Globe Trotting Girls Week Four: Tea, Stonehenge, and God Save the Queen!

Items Needed:
  • United Kingdom flag cut out from Expedition Earth
  • England by Michael Burgan
  • England A to Z by Byron Augustin
  • Look What Came From England by Kevin Davis
  • Paper dolls of Scottish boy and Irish girl          
  • Children Just Like Me
  • Great Britain map from Homeschool Creations
  • British flag from Expedition Earth
  • Children’s Amazing Places
  • Notebooks
  • Home Art Studio Grade 1
  • White construction paper cut into a large square, dark paint (black, blue, or purple), paintbrushes, and oil pastels.
  • Cliff vocabulary sheet
  • Various British folktales (I used Robin Hood, King Arthur, and Mother Goose picture books.)
  • Works of art by Thomas Gainsborough, John Everett Millais, Joseph Mallord William Turner, and/or Richard Wilson. I used Cherry Ripe by Millais, The Dormitory and Transept of Fountains Abbey-Evening by Turner, Snowdon from Llyn Nantlle by Wilson, and Mr. and Mrs. Andrews by Gainsborough.
  • The Complete Book of Animals
  • Various books about sheep from the library
  • Animals of Great Britain flipbook from Expedition Earth Animal Supplement
  • Great Britain lapbook from Expedition Earth
  • Ingredients to make scones, sandwiches, and cake. I made Cheese and Herb Scones, egg salad and ham sandwiches, and Banana Chocolate Bundt Cake (I used this recipe but didn't make the icing. Instead I sprinkled the finished cake with powdered sugar).
  • The Irish Cinderlad by Shirley Climo
  • Teaching with Cinderella Stories from Around the World by Kathleen M. Hollenbeck
  • The Whipping Boy by Sid Flieschman
  • The Whipping Boy Study Guide from Progeny Press or some other study guide
  • The Secret Garden

Day One:

Add British flag and date of entry to passport.

Quickly review the continents and oceans by playing this game. Review the terms latitude, longitude, hemisphere, equator, prime meridian, czar, and communism. Locate Russia on a blank map. Review the capital of Russia and the significance of the Ural Mountains (division between European continent and Asian continent).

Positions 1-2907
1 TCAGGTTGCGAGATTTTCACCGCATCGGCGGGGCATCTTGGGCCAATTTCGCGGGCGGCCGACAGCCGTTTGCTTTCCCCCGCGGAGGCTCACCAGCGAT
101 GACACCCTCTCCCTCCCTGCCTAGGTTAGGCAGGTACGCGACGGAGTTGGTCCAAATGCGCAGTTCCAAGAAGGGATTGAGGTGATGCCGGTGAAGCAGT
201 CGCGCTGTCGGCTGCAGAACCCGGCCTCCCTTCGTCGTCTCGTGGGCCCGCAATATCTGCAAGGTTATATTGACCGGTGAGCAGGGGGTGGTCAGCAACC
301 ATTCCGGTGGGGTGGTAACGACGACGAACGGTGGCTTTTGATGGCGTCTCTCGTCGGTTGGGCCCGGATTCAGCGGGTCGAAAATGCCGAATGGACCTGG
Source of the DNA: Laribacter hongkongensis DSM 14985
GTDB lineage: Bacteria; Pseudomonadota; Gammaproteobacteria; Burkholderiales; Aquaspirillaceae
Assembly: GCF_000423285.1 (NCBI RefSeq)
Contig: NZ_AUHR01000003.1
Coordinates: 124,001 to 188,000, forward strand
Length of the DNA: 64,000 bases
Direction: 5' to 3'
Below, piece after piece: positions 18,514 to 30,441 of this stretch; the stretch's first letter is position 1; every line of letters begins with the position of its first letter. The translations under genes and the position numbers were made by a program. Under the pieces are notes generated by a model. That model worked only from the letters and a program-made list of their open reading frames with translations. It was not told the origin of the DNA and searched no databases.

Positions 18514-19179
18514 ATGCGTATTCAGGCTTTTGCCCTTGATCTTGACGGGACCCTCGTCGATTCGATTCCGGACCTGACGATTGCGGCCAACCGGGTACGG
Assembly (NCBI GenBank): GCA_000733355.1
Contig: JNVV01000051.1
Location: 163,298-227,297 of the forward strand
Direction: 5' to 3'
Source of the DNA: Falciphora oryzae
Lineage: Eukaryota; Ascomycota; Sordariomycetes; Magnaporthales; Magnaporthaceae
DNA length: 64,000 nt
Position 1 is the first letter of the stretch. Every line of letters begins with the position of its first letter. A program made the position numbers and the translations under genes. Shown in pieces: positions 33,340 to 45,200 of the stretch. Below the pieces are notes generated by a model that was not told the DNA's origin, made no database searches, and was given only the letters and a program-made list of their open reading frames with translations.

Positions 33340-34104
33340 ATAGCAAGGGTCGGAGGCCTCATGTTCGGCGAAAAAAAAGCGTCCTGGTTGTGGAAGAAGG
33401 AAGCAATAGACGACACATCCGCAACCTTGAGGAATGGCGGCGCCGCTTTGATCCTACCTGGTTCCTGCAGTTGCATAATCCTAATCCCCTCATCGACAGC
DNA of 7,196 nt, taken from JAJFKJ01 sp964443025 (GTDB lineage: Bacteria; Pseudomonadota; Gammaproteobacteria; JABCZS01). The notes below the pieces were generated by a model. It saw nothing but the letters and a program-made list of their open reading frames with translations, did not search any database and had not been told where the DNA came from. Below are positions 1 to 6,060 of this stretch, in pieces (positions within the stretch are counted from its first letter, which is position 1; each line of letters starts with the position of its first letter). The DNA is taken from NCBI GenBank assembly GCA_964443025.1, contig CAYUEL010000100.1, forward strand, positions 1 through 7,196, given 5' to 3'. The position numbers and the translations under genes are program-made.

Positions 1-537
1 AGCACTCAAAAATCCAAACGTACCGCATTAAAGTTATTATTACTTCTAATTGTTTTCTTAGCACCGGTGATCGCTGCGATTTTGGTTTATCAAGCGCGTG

Find Great Britain on a map or globe. Talk about what hemisphere it is in and what continent it is on. Skim over the fact sheet about Great Britain from Expedition Earth and share with your student.

Read Look What Came From England, England A to Z, and/or England. I let the youngers color their paper dolls while I read.

Miss Elizabeth coloring her Irish girl.
Have older students fill out the map of Great Britain (with bodies of water whited out) from Homeschool Creations while younger students color the British flag sheet. I added the following places to the map for the older girls: Atlantic Ocean, North Sea, Irish Sea, English Channel, and White Cliffs of Dover. 

Chipette doing her map work.
Add these pages to your notebook along with the paper dolls.

Read Children’s Amazing Places p. 114-115 and 192-193.

Read some Mother Goose rhymes and one of your British folk tale books. We read Robin Hood and the Golden Arrow by Robert D. San Souci

Complete Part 1 of the Stained Glass project from Home Art Studio

Show artwork of your choice by British artists. Explain that these works of art are all by British artists. You could even find their hometowns on a map if they were born in England. Talk about the works themselves or just let the students look at the pictures during the week.